When we decide to forgo a household meeting or a community activity or service or giving money to the community because we have something to do with the family or to attend to our business, do we actually seek God’s will, starting off with giving Him the priority, and then trying to “argue” from that point why we should be excused? Or do we just decide to excuse ourselves, simply because we believe we have a good reason?

Now there are three personages in this parable: the master, the servant, and those invited. Let us look at the servant. It is he who is sent by the master to invite or to gather people. That is now we, not as those invited (we already accepted)[4] but as those who are the servants, that is, the evangelizers. In our work of evangelization, in the call for each CFC-FFL member to become an evangelizer, we must know some important realities.

First, as the Master sends us, do we go? The final marching order was given by Jesus before he ascended into heaven. God is entrusting the continuation of His divine work to us. God rarely intervenes directly in converting someone, just as He did with Saul, but rather, God works through us. God has made Himself and the outcome of His plan dependent on His people. Are we too busy with family and livelihood to respond? Are the very blessings of God what are preventing us from responding?

Second, do we report to the Master (Lk 14:21a,22a)? When we seem to fail in our evangelization, when our evangelization stalls and those invited do not respond, do we bring the matter to Jesus, and pray intently that he show us the way, that he give us further instructions?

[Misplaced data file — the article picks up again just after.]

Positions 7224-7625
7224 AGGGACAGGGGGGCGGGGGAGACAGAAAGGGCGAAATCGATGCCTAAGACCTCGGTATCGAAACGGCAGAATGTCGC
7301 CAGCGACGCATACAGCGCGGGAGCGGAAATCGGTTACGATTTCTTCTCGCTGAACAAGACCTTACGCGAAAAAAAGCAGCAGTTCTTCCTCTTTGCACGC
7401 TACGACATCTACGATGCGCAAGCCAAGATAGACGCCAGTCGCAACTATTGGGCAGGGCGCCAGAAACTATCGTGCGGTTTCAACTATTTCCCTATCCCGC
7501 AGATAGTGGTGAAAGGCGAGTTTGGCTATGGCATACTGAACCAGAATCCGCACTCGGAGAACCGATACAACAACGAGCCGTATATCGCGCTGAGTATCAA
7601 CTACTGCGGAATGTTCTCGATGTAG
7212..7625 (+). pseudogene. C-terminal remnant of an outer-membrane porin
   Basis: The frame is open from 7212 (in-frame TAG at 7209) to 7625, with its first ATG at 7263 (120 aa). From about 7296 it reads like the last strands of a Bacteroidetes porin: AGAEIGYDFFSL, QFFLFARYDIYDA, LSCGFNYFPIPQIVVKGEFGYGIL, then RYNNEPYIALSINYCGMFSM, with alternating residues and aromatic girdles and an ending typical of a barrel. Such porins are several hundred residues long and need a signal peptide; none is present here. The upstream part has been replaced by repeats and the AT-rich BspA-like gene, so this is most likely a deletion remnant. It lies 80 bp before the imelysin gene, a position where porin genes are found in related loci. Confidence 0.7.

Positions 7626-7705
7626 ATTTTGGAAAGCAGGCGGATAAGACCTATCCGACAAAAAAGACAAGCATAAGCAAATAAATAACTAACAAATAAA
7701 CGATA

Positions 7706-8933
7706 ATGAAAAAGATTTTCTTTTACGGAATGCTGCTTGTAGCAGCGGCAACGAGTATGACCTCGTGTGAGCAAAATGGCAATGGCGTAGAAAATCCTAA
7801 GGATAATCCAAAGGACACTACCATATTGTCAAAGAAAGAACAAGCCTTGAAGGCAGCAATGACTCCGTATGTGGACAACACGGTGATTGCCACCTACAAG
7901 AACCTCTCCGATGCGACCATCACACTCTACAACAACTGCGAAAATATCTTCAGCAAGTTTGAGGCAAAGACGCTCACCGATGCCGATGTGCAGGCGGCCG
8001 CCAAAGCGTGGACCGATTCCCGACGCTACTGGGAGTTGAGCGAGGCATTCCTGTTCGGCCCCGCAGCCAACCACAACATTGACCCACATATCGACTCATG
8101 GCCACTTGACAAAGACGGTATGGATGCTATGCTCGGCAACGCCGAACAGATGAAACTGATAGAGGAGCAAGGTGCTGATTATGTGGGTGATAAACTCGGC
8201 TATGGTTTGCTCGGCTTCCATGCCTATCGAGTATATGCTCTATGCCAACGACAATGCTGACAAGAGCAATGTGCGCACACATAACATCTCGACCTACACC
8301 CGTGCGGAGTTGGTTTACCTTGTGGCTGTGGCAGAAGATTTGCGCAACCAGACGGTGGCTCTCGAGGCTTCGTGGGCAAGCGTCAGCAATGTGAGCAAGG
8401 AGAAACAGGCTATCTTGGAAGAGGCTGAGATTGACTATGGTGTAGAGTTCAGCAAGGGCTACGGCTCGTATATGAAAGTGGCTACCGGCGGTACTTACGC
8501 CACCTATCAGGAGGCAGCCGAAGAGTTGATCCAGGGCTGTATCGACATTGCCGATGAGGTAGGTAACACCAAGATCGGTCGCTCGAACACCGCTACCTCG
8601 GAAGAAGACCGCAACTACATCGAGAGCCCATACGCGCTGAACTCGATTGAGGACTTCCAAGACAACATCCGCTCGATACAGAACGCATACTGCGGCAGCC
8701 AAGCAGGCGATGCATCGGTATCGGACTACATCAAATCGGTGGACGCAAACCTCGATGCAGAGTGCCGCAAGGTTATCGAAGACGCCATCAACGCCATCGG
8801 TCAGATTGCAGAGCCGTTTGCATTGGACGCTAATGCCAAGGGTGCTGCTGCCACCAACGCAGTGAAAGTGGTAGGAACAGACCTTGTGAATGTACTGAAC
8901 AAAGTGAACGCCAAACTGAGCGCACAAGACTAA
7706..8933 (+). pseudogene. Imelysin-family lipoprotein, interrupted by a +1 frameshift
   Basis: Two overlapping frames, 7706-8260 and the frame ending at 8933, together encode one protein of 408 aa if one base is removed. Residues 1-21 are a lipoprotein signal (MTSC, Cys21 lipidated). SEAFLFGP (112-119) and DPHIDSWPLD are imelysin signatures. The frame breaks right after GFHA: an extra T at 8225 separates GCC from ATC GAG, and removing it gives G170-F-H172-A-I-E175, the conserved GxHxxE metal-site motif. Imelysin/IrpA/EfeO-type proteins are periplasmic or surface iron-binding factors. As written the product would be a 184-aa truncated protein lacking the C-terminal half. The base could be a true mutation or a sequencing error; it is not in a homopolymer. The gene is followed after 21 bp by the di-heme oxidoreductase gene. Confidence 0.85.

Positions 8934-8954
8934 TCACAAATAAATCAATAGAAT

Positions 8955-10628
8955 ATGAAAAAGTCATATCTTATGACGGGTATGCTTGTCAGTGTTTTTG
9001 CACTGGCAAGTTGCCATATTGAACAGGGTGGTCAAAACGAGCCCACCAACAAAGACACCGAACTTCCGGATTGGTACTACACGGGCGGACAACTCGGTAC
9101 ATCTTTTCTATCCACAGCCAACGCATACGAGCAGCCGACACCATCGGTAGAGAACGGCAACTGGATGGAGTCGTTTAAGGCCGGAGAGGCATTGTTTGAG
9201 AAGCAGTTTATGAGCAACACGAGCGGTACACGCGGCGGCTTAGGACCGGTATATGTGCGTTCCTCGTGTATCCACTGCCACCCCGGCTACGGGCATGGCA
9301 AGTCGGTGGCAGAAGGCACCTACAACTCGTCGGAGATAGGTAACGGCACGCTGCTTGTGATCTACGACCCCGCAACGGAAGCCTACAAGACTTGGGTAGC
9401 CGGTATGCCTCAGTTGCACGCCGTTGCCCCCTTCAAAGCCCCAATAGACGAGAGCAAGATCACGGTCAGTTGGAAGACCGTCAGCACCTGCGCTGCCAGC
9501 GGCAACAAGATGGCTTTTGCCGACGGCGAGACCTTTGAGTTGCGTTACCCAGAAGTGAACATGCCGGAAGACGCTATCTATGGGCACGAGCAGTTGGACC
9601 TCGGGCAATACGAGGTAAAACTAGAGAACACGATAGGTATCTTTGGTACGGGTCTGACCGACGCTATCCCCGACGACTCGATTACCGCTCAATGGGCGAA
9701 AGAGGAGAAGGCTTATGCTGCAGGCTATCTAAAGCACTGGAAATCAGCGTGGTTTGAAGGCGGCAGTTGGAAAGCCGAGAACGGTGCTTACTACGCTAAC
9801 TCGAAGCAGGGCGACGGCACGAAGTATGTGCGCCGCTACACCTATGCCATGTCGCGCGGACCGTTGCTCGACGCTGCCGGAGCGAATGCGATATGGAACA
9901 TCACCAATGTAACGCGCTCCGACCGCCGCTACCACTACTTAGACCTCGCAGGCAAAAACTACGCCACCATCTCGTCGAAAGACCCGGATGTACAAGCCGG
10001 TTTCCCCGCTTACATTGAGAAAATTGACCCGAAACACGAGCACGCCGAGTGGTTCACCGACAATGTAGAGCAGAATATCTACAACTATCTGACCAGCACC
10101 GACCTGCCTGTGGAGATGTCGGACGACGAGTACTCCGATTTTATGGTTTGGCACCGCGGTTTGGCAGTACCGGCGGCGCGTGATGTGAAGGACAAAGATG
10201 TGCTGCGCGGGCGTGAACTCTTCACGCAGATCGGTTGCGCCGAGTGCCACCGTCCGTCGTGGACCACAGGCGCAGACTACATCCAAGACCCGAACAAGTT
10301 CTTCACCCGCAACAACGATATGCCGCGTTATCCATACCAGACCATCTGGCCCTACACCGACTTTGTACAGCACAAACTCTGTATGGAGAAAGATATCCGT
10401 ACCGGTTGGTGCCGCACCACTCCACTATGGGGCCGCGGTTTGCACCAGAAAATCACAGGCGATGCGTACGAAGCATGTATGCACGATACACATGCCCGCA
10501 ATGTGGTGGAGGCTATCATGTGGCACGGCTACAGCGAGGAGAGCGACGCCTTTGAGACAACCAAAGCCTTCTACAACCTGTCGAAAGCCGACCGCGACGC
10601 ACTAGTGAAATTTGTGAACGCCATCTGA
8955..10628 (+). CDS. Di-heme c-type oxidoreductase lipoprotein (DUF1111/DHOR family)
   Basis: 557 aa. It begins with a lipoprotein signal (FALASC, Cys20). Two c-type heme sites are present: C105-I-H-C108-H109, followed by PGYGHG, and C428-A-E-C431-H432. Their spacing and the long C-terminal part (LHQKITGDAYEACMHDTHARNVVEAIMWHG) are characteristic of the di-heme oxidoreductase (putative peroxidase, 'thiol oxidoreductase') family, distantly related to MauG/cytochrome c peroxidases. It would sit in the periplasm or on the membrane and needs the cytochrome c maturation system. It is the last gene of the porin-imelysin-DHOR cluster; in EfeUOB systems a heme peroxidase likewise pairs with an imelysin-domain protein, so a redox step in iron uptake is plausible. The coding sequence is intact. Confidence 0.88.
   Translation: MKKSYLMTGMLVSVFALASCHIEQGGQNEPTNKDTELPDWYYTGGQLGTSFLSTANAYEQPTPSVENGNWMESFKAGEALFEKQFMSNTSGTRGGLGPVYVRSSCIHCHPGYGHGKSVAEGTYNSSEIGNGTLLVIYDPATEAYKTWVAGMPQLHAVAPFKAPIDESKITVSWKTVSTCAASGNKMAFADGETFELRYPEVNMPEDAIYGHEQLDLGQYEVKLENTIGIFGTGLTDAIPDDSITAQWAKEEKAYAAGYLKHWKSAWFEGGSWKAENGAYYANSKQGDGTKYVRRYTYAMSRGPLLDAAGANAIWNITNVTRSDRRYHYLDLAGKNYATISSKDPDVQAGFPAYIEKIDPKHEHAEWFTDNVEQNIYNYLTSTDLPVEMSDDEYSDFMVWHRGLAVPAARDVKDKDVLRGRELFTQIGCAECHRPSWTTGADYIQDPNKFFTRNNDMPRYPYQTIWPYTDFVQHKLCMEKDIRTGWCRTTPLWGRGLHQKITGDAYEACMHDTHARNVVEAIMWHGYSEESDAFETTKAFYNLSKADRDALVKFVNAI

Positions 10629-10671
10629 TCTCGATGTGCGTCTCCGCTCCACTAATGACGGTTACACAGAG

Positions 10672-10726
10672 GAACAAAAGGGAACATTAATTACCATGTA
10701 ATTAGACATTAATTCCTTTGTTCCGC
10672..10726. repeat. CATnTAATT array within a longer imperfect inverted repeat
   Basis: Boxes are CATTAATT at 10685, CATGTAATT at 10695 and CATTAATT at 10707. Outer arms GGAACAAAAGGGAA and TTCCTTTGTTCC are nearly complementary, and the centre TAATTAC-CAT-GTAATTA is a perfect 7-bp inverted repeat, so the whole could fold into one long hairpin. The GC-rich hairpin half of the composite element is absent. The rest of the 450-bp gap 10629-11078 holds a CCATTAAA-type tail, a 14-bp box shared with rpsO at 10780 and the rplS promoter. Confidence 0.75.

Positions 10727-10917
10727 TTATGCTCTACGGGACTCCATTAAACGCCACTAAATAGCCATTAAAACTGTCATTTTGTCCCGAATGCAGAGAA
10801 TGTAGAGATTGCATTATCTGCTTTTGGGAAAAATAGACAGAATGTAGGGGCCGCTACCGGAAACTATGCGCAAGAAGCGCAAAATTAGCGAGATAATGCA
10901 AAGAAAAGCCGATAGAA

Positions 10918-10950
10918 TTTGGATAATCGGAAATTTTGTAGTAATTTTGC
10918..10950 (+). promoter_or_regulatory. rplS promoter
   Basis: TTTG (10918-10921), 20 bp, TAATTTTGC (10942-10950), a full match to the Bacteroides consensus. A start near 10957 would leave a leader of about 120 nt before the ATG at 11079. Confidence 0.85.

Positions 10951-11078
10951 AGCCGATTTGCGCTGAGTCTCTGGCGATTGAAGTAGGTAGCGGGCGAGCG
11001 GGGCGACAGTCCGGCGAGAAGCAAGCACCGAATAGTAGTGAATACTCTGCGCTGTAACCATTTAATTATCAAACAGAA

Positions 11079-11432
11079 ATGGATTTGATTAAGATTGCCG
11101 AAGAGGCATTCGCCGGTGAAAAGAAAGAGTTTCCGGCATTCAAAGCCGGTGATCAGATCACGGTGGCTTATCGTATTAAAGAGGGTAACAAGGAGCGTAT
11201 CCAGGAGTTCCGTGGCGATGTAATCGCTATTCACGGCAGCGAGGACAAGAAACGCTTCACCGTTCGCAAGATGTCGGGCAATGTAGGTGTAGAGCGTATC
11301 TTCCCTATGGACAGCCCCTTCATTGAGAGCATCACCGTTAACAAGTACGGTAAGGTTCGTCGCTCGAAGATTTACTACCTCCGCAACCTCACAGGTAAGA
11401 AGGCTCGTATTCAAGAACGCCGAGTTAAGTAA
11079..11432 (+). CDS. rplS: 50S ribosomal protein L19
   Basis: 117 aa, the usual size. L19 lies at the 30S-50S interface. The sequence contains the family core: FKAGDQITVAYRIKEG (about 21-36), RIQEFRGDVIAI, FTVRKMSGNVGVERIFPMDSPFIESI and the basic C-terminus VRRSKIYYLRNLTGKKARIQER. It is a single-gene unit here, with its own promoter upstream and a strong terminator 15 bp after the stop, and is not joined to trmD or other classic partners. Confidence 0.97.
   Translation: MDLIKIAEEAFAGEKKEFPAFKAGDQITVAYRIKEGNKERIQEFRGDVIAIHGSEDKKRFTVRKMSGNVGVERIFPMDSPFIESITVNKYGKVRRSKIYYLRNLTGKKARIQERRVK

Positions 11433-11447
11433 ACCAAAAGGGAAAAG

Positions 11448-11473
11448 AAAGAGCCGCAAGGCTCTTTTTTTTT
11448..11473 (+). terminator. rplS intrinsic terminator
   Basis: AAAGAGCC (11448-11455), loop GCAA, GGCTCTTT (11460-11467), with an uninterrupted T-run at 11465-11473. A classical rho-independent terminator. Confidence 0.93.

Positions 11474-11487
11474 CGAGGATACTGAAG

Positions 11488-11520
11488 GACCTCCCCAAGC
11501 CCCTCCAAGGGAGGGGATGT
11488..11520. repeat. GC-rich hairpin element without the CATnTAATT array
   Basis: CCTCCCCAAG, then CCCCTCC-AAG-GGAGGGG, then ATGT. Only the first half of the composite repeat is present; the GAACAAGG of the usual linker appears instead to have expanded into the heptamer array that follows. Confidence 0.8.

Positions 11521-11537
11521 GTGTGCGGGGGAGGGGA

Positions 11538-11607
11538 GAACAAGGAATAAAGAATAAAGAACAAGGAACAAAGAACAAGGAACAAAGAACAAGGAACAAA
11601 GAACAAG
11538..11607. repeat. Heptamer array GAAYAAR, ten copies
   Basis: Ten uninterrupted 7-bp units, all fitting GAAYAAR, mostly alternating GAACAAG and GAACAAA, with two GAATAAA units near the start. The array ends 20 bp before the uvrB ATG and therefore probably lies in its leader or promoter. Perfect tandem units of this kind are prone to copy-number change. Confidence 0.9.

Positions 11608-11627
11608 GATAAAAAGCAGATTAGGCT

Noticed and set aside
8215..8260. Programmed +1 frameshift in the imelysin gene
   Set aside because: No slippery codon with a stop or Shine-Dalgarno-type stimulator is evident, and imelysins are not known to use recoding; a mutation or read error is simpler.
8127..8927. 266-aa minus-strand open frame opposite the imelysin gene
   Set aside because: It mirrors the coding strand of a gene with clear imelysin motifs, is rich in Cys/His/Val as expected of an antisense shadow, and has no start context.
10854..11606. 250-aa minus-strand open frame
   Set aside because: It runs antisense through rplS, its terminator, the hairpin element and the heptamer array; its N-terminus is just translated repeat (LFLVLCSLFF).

Third, do we look to rapid and massive evangelization? The master told his servant, “Go out quickly into the streets and alleys of the town” (Lk 14:21c). “Go out to the highways and hedgerows” (Lk 14:23a). Knowing our marching orders, are we responding quickly, rapidly? Are we combing every nook and cranny in every neighborhood, in every town, in every province, in every nation?

Fourth, do we recognize the urgency of and great need for our mission. “Go out quickly .... and bring in here the poor and the crippled, the blind and the lame.” (Lk 14:21c). People without or lacking God are the poorest. Such people are crippled, moving along with earthly crutches when they could be leaping with joy. Such people are blind, not appreciating the sacrifice of Jesus, not seeing the beauty of God and His Kingdom in heaven. Such people are lame, unable to walk briskly in their pilgrimage to heaven.

Fifth, do we share God’s passion for saving the lost and helping bring them to heaven? Do we say to Jesus, after all the hard work we have done, “Sir, your orders have been carried out and still there is room.” (Lk 14:22). Do we want to fill heaven with souls? Do we want no one left behind? Do our hearts bleed for those who fail to respond fully to the gospel? Do we grieve when we hear Jesus say, “For, I tell you, none of those men who were invited will taste my dinner.” (Lk 14:24).

It will be a great feast in heaven. Would you not want your relative, friend, neighbor, co-worker, and even the stranger or your enemy, to taste the dinner that you will be tasting? Then go and evangelize.

Onward to the New Evangelization!

* * *


[1] God actually wants us to choose both. But the point here is that, between two good things, what should clearly be the greater good?
[2] In Semitic usage, “to hate” means “to love less.”
[3] See tomorrow’s gospel reading.
[4] We have accepted Jesus as Savior and Lord, but we often still prioritize family and work over the Master and His invitation (events intended to bring us closer to God and to grow in holiness).